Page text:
Saw your website when I searched for information about Goole. I was born in Old Goole, Cooper Street 1919. Left Goole 1934 to go to London to work. Went into the army 1940. Immigrated to Canada 1957 (with my family) to Ontario until 1995. We are now living in Alberta. My wife was born in Hensall, a village outside of Goole. Those born in Snaith will know the place.

Posted by Paul on 28/04/1999

Fascinating site! I escaped when I was eleven but still have family around Goole. Mark me on the gene pool map in Washington D.C.

Posted by Susi on 06/05/1999

My name's Susi and I live in Hook. I just want you to know that

1. Fanny Craddock never lived in Hook (well, not to my knowledge anyway), it was Grace Mulligan. (I think she did a program called "Farmhouse Kitchen" or something like that)

2. There is no such place as Vermuyden High School, the name is simply Vermuyden School. (No school in Goole could contain the word "high" in its name - it sounds way too posh!)

My brother is now living in Philadelphia, USA. I'm just about to e-mail him about this site, so perhaps you could enter him into the gene pool?

Posted by John & Brenda on 06/05/1999

From two ex Goolies living in Melbourne Australia. Enjoyed the site, it brought back a few memories of a misspent childhood. Expect to see another red dot on the map the next time we visit the site.

Posted by Aidan on 25/05/1999

OK, so I'm one of the saddoes who looked up Goole on the web… and guess what I found?

I also have the word Goole in my CV, so perhaps you might be interested. Like a lot of hacks littered around the country (probably around the globe) I began my career in journalism on the rightly venerated Goole Times. I'm now, after various other roles including an eight-year sentence as sports editor of the Sunderland Echo, internet editor and single-handed web developer of the Evening Star in Ipswich (Britain's Evening Newspaper of the Year, no less).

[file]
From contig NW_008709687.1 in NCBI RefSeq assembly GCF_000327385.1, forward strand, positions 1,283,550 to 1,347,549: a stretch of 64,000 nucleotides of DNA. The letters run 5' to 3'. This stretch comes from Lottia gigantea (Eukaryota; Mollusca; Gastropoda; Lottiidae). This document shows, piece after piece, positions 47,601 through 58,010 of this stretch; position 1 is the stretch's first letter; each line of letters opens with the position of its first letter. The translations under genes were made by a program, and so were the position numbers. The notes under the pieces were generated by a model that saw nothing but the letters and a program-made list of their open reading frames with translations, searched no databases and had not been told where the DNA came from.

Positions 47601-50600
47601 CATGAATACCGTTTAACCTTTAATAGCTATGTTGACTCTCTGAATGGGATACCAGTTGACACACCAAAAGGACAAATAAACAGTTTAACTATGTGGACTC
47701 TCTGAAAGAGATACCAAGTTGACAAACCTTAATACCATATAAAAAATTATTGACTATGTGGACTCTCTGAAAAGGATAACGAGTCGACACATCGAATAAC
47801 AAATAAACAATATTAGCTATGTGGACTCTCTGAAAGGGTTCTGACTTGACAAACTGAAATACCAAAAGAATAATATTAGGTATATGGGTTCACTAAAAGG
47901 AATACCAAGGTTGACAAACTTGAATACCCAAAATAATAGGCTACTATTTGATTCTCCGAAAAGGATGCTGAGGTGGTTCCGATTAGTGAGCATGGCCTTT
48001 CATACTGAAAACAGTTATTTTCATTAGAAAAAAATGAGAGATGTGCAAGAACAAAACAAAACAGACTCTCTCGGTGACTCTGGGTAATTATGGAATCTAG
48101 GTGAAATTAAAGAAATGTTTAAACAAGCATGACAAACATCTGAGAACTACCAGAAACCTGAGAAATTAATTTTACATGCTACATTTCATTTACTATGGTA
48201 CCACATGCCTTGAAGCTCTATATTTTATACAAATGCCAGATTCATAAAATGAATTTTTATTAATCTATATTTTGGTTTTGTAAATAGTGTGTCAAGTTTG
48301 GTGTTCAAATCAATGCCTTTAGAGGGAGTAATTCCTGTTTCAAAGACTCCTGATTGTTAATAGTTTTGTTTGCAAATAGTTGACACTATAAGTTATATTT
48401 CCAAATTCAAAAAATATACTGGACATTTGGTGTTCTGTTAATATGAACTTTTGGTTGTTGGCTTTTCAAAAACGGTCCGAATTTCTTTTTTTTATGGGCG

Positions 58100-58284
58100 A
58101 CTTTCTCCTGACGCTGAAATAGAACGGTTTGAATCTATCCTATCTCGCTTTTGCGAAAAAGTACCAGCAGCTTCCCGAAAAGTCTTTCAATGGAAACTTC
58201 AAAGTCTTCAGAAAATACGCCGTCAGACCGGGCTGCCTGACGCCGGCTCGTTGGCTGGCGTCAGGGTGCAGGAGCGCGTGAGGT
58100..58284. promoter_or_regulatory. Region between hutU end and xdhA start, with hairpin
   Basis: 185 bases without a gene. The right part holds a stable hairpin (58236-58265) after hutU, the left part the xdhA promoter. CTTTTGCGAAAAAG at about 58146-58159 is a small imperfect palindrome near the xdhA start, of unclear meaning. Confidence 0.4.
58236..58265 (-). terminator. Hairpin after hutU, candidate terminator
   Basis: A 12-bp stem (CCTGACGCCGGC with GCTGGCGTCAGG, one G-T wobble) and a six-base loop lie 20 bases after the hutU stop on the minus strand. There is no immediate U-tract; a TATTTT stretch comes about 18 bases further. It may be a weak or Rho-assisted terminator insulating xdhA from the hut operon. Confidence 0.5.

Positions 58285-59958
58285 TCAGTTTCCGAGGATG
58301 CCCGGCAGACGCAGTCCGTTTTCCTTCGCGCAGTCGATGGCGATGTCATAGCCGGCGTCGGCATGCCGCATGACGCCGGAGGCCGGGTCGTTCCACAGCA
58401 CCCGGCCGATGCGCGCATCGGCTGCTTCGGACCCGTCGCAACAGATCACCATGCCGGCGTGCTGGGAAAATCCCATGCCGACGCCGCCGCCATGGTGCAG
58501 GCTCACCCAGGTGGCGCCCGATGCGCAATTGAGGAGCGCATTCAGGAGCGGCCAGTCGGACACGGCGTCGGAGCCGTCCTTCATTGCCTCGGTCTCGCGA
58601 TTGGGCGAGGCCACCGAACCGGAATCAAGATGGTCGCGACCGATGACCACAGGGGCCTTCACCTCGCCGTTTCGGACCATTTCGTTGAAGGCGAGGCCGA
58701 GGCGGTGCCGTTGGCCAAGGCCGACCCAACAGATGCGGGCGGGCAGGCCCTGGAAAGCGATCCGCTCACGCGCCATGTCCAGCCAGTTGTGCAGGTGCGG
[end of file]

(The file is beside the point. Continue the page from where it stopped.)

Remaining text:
One of my contemporaries at t'Goole Times (1978-1981) was Tim Moynihan, now senior reporter and sports-news specialist for the Press Association. Another was Sarah Haw, who I believe is still editor of the mag Your Horse (or is it Horse & Pony?), based in Peterborough. A near-contemporary, Brian Groom, is I believe editor of Scotland on Sunday.

Incidentally, the person who remarked on your site that the present Goole Times seems to have no continuity with the old Chimes might like to note that the person who coined the phrase Gruel Chimes is today the editor of that publication, as was his father before him for many years. Goole wouldn't be Goole without the Butler family.

PS. I'm thrilled to discover from your site that Goole Town FC is extant once more. I spent three happy-ish years reporting their progress in the old Northern Premier League, rubbing shoulders with the likes of Charlie Green, Mally Thompson, Tony Taylor & co.

Posted by Marco on 02/07/1999

Hello to all the people of Goole. Do you know there are many people in Belgium who have "Goole" as their last name? More than likely our origin lies in your town. I hope to visit it some time.